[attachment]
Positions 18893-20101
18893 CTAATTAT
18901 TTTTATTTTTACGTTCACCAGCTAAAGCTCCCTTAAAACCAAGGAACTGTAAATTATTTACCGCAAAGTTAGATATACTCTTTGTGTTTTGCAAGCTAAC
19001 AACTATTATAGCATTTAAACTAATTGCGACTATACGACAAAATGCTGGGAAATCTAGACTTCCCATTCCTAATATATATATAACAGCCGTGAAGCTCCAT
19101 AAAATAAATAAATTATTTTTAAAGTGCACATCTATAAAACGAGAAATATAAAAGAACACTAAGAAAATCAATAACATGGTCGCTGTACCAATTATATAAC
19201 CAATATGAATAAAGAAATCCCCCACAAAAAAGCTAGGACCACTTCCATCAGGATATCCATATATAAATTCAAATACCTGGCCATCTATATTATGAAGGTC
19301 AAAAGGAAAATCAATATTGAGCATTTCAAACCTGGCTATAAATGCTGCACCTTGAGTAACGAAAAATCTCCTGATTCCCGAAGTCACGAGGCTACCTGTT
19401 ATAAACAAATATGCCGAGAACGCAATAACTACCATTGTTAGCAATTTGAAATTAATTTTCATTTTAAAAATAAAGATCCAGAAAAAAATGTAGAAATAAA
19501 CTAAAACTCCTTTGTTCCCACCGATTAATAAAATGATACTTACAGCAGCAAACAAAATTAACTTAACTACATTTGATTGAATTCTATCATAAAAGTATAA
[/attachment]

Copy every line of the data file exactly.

Positions 18893-20101
18893 CTAATTAT
18901 TTTTATTTTTACGTTCACCAGCTAAAGCTCCCTTAAAACCAAGGAACTGTAAATTATTTACCGCAAAGTTAGATATACTCTTTGTGTTTTGCAAGCTAAC
19001 AACTATTATAGCATTTAAACTAATTGCGACTATACGACAAAATGCTGGGAAATCTAGACTTCCCATTCCTAATATATATATAACAGCCGTGAAGCTCCAT
19101 AAAATAAATAAATTATTTTTAAAGTGCACATCTATAAAACGAGAAATATAAAAGAACACTAAGAAAATCAATAACATGGTCGCTGTACCAATTATATAAC
19201 CAATATGAATAAAGAAATCCCCCACAAAAAAGCTAGGACCACTTCCATCAGGATATCCATATATAAATTCAAATACCTGGCCATCTATATTATGAAGGTC
19301 AAAAGGAAAATCAATATTGAGCATTTCAAACCTGGCTATAAATGCTGCACCTTGAGTAACGAAAAATCTCCTGATTCCCGAAGTCACGAGGCTACCTGTT
19401 ATAAACAAATATGCCGAGAACGCAATAACTACCATTGTTAGCAATTTGAAATTAATTTTCATTTTAAAAATAAAGATCCAGAAAAAAATGTAGAAATAAA
19501 CTAAAACTCCTTTGTTCCCACCGATTAATAAAATGATACTTACAGCAGCAAACAAAATTAACTTAACTACATTTGATTGAATTCTATCATAAAAGTATAA